A 10th-grade student from Negros Occidental goes to Twitter to ask students to think about our educators
The hashtag #AcademicFreezeNOW was recently trending on Twitter, filled with Filipino students pleading to the Department of Education (DepEd) to cancel the upcoming school year. Due to the current Covid-19 health pandemic, DepEd has canceled all face-to-face learning and has prepared an online and modular school year to start on Oct. 5. Students have gone to social media to complain of the poor infrastructure, mental health issues, and other complications that will make the upcoming school year impractical for many, even impossible for some,toactually learn anything.
Among the top tweets, one stood out, a student thinking not of himself, but of his mother, a teacher.
“I agree [with] Academic Freeze because I’m a student… but I don’t want my mother’s (who’s a teacher) full-effort [to be for] nothing,” writes Stephen Emperado, a 10th-grade student from Escalante City in Negros Occidental. “Academic Freeze or not, it was a situation where neither party won.”
Attached to the tweet, which has gotten over 1,000 likes and hundreds of retweets, are photos of Stephen’s mother working on a laptop to help create lessons for her students.
“Proud akosa mama ko (I am proud of my mom),” Stephen adds in his Twitter thread.
The transition from face-to-face learning in a traditional classroom set-up to online or modular remote learning is something that affects not just students, but teachers as well. Adjusting to the new form of teaching has not been a smooth transition for some teachers.
Stephen asked his mother what her experience has been like. In her native Cebuano, she says, “Lisod kaayo nak oy, sige patag pangadto pakari sa eskwelahan kay di ko kabalo unsaon ang mga kuti kuti sa laptop (It is very difficult for me. I have to go back and forth from our house to the school because I don’t know how to use a laptop.)”
Their house does not have Wi-Fi. Their family cannot afford to use load to support fully online learning. That is why Stephen and his siblings have had to opt for modular learning despite the difficulties it poses, and why his mother needs to go to the school in the morning to get work done.
When his mother comes home, she stays up late into the night. Stephen has noticed that recently she does not go to bed until 1 a.m. because of all the voice and video recordings she has been working on for her students.
“All I can do is feel sorry because I can’t do anything,” he shares with Manila Bulletin Lifestyle. “I can’t help her kasi di naman ako marunong sa mga pinanggagawa nila. Minsan nagpapaturo siya sakin kung paano ang ganito ganiyan (I can’t help her because I don’t know what they are doing). I just try my best to help her.”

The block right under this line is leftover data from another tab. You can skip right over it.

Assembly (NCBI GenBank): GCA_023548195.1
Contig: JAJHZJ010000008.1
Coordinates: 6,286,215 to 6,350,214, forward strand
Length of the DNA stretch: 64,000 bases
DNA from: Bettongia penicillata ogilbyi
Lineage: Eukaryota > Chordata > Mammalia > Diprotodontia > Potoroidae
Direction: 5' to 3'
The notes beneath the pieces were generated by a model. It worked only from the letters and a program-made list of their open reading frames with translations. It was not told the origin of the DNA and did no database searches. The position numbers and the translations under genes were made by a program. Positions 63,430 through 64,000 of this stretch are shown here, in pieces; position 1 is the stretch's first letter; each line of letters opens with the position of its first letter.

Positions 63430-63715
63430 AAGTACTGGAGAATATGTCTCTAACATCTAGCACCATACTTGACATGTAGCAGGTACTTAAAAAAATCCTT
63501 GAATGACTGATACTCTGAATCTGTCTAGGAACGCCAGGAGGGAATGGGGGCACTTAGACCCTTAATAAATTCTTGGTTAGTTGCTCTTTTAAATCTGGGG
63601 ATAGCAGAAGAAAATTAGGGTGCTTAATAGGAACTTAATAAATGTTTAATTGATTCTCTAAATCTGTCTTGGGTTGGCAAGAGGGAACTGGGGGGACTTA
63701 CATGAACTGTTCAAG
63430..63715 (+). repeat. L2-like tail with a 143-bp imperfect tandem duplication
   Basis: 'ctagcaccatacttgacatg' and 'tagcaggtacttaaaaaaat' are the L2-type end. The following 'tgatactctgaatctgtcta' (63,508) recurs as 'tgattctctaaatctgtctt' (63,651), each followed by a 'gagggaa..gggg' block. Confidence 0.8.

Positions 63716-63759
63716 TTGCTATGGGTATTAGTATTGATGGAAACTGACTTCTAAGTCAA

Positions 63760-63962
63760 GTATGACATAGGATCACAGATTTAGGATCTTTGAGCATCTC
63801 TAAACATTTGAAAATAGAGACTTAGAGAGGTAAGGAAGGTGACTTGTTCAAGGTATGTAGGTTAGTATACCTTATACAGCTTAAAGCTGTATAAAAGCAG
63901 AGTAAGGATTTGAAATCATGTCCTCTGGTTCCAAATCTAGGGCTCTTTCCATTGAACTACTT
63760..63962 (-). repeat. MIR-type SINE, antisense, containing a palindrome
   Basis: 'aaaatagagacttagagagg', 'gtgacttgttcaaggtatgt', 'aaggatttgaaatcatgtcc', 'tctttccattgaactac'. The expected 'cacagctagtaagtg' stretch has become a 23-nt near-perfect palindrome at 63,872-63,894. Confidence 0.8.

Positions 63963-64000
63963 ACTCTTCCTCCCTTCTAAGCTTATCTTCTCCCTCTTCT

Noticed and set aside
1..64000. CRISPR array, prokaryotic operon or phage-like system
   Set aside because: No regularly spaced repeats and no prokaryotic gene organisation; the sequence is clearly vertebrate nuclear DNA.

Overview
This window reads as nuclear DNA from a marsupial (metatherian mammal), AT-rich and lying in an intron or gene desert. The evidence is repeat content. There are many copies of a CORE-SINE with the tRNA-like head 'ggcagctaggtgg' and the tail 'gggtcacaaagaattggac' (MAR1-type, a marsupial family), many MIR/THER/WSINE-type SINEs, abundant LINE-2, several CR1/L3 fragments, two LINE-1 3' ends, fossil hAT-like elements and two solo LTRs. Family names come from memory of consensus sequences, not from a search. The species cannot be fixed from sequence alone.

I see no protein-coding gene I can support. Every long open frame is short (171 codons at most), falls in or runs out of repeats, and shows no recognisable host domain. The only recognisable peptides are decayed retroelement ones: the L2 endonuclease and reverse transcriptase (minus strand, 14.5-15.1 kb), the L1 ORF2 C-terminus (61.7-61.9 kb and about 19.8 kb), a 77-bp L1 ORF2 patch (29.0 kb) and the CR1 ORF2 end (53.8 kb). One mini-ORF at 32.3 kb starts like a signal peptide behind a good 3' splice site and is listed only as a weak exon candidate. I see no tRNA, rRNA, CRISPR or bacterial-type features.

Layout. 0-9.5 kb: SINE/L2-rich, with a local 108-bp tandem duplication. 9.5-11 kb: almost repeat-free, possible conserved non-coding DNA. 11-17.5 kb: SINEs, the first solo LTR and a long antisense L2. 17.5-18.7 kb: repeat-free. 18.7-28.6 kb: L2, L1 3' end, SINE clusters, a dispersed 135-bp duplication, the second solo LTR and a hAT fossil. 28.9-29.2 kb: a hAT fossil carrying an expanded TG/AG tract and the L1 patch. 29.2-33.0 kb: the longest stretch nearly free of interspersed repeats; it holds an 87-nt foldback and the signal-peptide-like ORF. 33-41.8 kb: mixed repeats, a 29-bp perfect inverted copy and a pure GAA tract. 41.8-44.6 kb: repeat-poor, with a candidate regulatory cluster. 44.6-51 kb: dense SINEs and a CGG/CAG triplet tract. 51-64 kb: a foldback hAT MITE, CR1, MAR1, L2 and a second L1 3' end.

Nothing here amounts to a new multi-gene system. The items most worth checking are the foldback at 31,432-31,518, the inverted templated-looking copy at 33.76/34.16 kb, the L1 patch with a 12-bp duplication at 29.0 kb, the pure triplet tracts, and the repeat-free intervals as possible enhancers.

In remote learning, the home environment, which has now become the school environment, is important to supporting the student’s progress. But it isn’t easy. Parents and guardians need to have a rare mix of teaching ability and time. Stephen’s father, a salesman, is busy working in order to support his family. While Stephen’s motherhas the ability to help support her child’s learning, she is split between her duties as a teacher and as a mother.
“May mga estudyante pa siyang tinuturuan, may mga kapatid ko pa (She has her students who she has to teach, she has my siblings as well),” says Stephen. “Pinapasan pa niya ang responsilidad niya sa amin bilang ina (She also has the responsibilities of being our mother.)”
“Kailangan kong matuto ng ako lang. Si mama nagtuturo sa dalawa kong kapatid, so I have to be independent (I have to teach myself. My mother has to teach my two [younger] siblings),” the 10th-grader continues. “Kailangan kong pilitin ang sarili ko na mag self study. Di naman lahat ng tao parehas ang talino, ako, kailangan ko talagang may natuturo sakin. (I have to force myself to do self-study. Not everyone has that talent, and for me, I really need someone to help teach me).”
Based on his own experience, and the experiences of others that he reads on social media, Stephen still believes that an academic freeze is the best choice.
“We are not ready for these kinds of teaching methods,” Stephen repeats.
He sees the dynamic in his own home, the struggles and sacrifices of students, teachers, and guardians for the sake of education. In sharing that experience online with a tweet, he found he was not the only one proud of his mother. Hundreds of retweets and replies express support for teachers around the country. While teachers may be less vocal on social media than their young students, they are just as much part of the struggle.